Former Trenton Mayor Weighs in on Riverside Hospital
"The City taxpayers would be on the hook for the demolition with the hopes of selling the property for enough that would recover their costs." -- Former Trenton Mayor Gerald Brown
Letter to the Editor:
The Patch has written several articles about the status of the former Riverside Hospital property and people have posted their comments about what they think should be done with the condition of the site.
I understand their frustration, but making demands of the City to take on the responsibility to demolish the privately owned site is not that easy of a process, in fact, it is very difficult to accomplish.
I've read that the current owner of the property, for whatever reason, has not allowed the City's Engineering Department to have access to the property, so that they can determine the current condition in order for them to provide the City's Dangerous Building Board a report for them to act on.
Seeking a court order to gain access is an option that can be exercised and may have already occurred.
Should the Board decide that the buildings are to be demolished, City officials would then contact the owner, the owner complies with the order and the problem goes away.
In the event the owner is not willing to cooperate with an ordered abatement of hazardous materials (asbestos, etc,) and demolition, the City may take on the responsibility of the demolition by acquiring another court order and proceed with the razing of the buildings.
The City would have to either pay cash or obtain a loan from a financial institution and make the required payments.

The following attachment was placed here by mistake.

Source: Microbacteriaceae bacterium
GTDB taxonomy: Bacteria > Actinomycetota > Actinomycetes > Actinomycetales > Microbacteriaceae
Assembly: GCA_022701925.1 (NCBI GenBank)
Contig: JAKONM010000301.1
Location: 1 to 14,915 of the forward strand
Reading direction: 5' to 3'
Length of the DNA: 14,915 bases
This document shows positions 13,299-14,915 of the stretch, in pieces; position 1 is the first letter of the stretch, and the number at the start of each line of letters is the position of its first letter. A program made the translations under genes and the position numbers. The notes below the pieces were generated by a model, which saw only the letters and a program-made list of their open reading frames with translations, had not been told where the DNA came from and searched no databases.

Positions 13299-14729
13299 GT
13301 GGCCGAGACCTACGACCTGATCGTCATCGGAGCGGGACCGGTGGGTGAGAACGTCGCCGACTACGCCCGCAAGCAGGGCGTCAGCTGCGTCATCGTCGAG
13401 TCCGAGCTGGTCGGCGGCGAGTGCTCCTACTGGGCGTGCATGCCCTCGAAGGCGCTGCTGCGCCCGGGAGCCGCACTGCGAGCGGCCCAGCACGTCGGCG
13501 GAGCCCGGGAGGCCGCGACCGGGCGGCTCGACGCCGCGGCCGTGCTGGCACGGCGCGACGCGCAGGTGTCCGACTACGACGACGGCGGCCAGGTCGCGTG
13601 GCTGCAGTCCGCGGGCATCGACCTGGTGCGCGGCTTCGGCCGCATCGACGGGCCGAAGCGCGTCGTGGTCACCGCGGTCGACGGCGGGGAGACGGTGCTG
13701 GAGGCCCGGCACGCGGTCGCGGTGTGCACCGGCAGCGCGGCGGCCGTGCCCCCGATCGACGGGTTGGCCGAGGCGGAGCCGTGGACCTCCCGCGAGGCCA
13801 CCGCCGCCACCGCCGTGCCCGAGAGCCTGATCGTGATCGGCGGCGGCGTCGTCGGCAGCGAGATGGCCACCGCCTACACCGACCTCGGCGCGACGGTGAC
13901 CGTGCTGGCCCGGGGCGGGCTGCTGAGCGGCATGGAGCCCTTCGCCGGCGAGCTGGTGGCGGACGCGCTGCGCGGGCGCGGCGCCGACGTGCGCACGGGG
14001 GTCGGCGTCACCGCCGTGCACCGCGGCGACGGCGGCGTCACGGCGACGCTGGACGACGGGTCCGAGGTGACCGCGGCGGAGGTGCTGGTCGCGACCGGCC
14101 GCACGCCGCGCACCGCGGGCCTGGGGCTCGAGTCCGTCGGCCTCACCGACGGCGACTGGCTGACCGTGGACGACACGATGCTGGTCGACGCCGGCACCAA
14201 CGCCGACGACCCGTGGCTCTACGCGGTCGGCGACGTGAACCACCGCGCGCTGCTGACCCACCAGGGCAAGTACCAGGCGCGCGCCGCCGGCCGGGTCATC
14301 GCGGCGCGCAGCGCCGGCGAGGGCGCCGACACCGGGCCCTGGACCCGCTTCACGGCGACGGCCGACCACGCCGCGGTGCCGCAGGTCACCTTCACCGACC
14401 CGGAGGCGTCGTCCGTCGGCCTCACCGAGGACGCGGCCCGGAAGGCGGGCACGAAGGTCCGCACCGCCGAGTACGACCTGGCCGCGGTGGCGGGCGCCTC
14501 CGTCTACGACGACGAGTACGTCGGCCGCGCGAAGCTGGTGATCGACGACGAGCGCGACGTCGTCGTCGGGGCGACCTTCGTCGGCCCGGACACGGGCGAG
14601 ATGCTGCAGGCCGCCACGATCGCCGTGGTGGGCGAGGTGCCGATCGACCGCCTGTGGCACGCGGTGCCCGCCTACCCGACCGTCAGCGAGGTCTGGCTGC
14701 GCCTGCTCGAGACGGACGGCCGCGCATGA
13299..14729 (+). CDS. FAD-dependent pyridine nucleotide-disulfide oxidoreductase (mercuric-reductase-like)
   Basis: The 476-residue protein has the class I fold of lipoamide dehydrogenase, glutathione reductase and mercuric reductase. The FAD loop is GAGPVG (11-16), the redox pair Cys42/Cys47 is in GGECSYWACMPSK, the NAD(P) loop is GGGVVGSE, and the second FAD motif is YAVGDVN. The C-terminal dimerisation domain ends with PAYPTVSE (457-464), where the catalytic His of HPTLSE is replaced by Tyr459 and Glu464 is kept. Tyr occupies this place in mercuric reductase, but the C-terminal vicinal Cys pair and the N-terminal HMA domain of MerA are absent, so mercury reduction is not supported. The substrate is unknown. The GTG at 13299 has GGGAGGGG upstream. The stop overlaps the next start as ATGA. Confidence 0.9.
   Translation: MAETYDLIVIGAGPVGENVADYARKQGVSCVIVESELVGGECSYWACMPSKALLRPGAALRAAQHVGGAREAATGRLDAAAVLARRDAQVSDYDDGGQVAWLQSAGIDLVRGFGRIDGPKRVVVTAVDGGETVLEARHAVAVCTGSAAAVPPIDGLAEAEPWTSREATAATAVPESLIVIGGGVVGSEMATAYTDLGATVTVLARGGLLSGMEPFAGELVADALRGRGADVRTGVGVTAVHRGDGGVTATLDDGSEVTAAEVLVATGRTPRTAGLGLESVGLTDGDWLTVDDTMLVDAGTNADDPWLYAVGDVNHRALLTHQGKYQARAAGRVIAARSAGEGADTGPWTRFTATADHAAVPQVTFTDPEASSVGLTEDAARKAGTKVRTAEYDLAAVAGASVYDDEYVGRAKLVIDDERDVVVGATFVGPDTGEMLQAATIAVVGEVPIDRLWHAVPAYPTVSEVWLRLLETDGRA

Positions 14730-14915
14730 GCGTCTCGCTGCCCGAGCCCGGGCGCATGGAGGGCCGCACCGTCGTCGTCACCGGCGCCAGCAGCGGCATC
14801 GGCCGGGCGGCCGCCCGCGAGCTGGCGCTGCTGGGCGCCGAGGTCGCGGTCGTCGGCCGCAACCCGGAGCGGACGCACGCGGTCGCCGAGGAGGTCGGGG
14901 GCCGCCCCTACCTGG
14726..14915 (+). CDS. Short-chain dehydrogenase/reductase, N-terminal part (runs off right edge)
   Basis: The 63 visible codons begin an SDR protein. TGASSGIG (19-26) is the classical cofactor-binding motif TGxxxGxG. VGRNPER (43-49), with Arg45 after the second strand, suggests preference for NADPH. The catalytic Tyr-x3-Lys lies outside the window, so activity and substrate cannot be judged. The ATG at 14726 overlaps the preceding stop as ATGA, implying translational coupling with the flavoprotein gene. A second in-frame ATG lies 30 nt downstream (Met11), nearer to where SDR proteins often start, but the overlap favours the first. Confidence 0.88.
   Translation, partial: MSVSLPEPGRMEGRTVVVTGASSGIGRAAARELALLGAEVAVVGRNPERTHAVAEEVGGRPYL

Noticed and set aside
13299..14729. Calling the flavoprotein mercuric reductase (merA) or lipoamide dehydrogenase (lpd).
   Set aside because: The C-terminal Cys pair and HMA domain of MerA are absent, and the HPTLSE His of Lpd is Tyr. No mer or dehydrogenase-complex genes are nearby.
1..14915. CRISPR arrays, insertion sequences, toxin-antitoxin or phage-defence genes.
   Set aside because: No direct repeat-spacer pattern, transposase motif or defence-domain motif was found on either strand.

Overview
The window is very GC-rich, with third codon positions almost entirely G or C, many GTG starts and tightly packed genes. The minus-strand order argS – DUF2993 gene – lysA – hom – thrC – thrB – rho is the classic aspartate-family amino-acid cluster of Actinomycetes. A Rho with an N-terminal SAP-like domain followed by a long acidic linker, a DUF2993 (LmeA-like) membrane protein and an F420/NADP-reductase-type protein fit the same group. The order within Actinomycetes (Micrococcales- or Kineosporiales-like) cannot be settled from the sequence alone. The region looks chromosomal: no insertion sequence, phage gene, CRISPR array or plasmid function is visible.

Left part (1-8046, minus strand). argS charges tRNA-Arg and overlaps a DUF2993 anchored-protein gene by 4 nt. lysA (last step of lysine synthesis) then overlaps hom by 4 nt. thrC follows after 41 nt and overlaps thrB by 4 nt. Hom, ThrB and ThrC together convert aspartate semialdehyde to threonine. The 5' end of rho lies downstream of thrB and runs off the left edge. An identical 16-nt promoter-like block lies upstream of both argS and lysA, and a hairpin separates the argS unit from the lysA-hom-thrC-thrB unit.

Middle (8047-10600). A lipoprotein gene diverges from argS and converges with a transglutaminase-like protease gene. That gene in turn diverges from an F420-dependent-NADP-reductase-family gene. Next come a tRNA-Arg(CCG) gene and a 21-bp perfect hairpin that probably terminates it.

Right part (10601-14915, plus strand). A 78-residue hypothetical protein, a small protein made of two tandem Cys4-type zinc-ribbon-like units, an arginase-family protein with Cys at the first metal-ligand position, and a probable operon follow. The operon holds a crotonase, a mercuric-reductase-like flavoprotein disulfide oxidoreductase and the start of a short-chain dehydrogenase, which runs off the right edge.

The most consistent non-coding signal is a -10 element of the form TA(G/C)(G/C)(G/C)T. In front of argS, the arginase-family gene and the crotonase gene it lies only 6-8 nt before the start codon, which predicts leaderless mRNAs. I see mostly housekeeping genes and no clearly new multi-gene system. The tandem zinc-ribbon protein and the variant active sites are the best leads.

A lien would be placed on the property and upon the future sale, the City would be reimbursed for its costs if enough money was made at the sale.
With this being said, keep in mind that the estimated price for a total abatement and demolition is approximately 2 million dollars (could be more) and the owner paid $450,000 for the property over 3 years ago.
The owner might do the math and not pay the taxes on the property and walk away from it. It would then be foreclosed on by the county and the City could end up with it, if they chose to take it.
It would take a few years for the foreclosure process to take place and not a solution that solves any immediate frustrations. The City taxpayers would be on the hook for the demolition with the hopes of selling the property for enough that would recover their costs.
This is a rolling of the dice gamble and may not be in the best interests of the City residents because there would be no certainty that the property sale could absorb the demolition.
As we have read, the owner has stated to City officials that there is an alternate plan for the Riverside Hospital site and that the original development plan appears to be going to the City of Riverview on a property that does not have the deed restrictions that Henry Ford Health Systems has imposed on the Riverside site.
I hope, and I believe, that City officials and the owner will come to a mutually agreed upon solution that will move the revised Riverside property development forward.
Name calling, such as by one person who posted their opinion on the issue, is not the mature way to getting things done.
The Mayor and Council have options that I expect will be exercised in a manner that will satisfy the residents near the hospital site and the entire community.
If not, then they will have an accountability issue with our citizens.